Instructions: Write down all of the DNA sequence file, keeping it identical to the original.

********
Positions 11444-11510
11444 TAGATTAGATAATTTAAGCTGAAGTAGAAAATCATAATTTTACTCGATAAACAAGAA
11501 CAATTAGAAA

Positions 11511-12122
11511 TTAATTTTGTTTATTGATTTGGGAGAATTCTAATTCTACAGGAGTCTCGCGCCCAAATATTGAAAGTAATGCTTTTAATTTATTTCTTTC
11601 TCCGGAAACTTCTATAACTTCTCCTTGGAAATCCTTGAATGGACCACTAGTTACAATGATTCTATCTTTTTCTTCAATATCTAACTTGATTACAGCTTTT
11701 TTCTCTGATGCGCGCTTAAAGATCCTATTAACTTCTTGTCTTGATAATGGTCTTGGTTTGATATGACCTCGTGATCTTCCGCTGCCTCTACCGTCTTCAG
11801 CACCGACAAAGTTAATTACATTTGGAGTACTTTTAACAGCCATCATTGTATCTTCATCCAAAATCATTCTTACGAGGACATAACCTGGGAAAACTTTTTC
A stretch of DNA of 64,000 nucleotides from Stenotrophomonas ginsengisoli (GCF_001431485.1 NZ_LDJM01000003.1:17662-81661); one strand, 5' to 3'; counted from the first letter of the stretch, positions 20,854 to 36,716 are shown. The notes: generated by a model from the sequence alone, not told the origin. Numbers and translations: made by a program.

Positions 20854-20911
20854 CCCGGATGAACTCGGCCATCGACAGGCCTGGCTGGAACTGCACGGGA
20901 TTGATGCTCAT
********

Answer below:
Positions 11444-11510
11444 TAGATTAGATAATTTAAGCTGAAGTAGAAAATCATAATTTTACTCGATAAACAAGAA
11501 CAATTAGAAA

Positions 11511-12122
11511 TTAATTTTGTTTATTGATTTGGGAGAATTCTAATTCTACAGGAGTCTCGCGCCCAAATATTGAAAGTAATGCTTTTAATTTATTTCTTTC
11601 TCCGGAAACTTCTATAACTTCTCCTTGGAAATCCTTGAATGGACCACTAGTTACAATGATTCTATCTTTTTCTTCAATATCTAACTTGATTACAGCTTTT
11701 TTCTCTGATGCGCGCTTAAAGATCCTATTAACTTCTTGTCTTGATAATGGTCTTGGTTTGATATGACCTCGTGATCTTCCGCTGCCTCTACCGTCTTCAG
11801 CACCGACAAAGTTAATTACATTTGGAGTACTTTTAACAGCCATCATTGTATCTTCATCCAAAATCATTCTTACGAGGACATAACCTGGGAAAACTTTTTC
A stretch of DNA of 64,000 nucleotides from Stenotrophomonas ginsengisoli (GCF_001431485.1 NZ_LDJM01000003.1:17662-81661); one strand, 5' to 3'; counted from the first letter of the stretch, positions 20,854 to 36,716 are shown. The notes: generated by a model from the sequence alone, not told the origin. Numbers and translations: made by a program.

Positions 20854-20911
20854 CCCGGATGAACTCGGCCATCGACAGGCCTGGCTGGAACTGCACGGGA
20901 TTGATGCTCAT